The 1921 law gave 46% of quota immigration to Southern and Eastern Europe even though these areas constituted only 11.7% of the United States population as of the 1920 census. The 1924 law prescribed that these areas would get 15.3% of the quota slots— a figure that was actually higher than their present representation in the population. “The use of the 1890 census is not discriminatory. It is used in an effort to preserve as nearly as possible, the racial status quo of the United States. It is hoped to guarantee as best we can at this late date, racial homogeneity in the United States The use of a later census would discriminate against those who founded the Nation and perpetuated its institutions.” (House Rep. 350, 1924, p. 16). After 3 years, quotas were derived from a national origins formula based on 1920 census data for the entire population, not only the foreign born. While there is no doubt that this legislation represented a victory for the northwestern European peoples of the United States, there was no attempt to reverse the trends in the ethnic composition of the country but rather to preserve the ethnic status quo.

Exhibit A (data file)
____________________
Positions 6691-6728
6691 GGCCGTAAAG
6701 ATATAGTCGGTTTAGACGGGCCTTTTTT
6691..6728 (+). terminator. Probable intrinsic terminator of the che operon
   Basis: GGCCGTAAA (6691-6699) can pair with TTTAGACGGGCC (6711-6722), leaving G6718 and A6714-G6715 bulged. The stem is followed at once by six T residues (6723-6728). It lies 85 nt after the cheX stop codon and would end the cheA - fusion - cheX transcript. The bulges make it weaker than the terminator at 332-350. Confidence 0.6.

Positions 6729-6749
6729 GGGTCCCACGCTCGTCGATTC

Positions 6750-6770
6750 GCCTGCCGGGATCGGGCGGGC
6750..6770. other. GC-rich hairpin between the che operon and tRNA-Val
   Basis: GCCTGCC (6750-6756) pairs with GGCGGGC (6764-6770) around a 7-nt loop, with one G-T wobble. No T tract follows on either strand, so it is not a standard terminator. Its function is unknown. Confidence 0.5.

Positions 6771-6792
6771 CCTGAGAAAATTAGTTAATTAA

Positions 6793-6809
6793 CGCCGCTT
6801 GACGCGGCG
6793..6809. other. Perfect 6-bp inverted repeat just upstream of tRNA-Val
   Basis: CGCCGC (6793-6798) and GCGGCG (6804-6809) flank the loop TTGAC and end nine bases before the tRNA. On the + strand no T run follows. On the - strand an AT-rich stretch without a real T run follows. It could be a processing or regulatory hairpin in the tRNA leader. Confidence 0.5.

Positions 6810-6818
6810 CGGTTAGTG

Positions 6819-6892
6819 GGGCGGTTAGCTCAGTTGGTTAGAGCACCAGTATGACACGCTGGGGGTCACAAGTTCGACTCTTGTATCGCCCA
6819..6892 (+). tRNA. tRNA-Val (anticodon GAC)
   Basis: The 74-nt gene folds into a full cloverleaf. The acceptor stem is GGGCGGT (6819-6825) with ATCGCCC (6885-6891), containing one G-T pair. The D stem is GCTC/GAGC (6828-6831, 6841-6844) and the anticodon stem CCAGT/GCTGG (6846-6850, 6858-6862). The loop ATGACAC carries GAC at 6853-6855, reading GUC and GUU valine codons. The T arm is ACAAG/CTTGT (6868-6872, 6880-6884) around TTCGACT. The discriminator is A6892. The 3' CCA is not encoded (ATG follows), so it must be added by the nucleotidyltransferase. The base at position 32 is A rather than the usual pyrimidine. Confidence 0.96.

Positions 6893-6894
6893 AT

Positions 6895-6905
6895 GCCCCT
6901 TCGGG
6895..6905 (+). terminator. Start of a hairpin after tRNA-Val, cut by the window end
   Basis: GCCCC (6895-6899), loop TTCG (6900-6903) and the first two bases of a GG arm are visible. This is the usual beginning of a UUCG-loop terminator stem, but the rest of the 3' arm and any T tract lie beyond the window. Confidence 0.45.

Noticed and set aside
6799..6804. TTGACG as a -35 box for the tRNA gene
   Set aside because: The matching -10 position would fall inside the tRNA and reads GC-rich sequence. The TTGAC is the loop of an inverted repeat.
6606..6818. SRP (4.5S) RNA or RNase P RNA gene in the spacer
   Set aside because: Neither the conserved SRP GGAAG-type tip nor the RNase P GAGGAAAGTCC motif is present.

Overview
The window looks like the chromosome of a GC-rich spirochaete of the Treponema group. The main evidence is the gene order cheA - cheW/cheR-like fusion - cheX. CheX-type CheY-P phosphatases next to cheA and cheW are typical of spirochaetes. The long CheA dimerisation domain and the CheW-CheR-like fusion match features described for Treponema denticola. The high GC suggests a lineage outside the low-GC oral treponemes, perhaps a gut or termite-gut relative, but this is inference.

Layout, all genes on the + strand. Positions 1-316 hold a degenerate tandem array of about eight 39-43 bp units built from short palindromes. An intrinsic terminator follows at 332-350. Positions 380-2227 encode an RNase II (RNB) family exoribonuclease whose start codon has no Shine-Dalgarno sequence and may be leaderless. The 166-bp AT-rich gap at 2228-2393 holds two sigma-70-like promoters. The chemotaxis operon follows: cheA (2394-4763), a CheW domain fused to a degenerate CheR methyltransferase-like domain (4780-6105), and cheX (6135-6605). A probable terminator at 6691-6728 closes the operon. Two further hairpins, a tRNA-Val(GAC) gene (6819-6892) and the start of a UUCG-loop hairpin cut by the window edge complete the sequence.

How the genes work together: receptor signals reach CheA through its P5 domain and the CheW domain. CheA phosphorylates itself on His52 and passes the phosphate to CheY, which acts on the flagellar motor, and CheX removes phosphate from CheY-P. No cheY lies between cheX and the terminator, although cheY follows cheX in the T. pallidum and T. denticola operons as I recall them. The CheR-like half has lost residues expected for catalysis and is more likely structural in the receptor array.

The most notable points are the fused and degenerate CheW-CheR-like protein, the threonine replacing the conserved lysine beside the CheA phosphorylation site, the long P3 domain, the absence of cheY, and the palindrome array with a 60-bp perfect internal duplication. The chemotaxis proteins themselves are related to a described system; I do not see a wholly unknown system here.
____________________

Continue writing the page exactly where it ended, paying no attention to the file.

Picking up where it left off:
While motivated by a desire to preserve an ethnic status quo, these laws may also have been motivated partly by anti- Semitism, since during this period opposition to immigration was perceived as mainly a Jewish issue (see above). This certainly appears to have been the perception of Jewish observers: for example, prominent Jewish writer Maurice Samuel (1924), writing in the immediate aftermath of the 1924 legislation, wrote that “it is chiefly against the Jew that anti- immigration laws are passed here in America as in England and Germany (p. 217),” and such perceptions continue among historians of the period (e. g., Hertzberg 1989, 239). This perception was not restricted to Jews. In remarks before the Senate, the anti- restrictionist Senator Reed of Missouri noted that “Attacks have likewise been made upon the Jewish people who have crowded to our shores. The spirit of intolerance has been especially active as to them” (Cong. Rec. Feb. 19, 1921; p. 3463), and during World War II Secretary of War Robert Stimson stated that it was opposition to unrestricted immigration of Jews that resulted in the restrictive legislation of 1924 (Breitman & Kraut, 1987, p. 87). Moreover, the House Immigration Committee Majority Report (House Report #109, Dec. 6, 1920) stated that “by far the largest percentage of immigrants (are) peoples of Jewish extraction,” (p. 4), and it implied that the majority of the expected new immigrants would be Polish Jews. The report “confirmed the published statement of a commissioner of the Hebrew Sheltering and Aid Society of America made after his personal investigation in Poland, to the effect that ‘If there were in existence a ship that could hold 3,000,000 human beings, the 3,000,000 Jews of Poland would board it to escape to America’” (p. 6).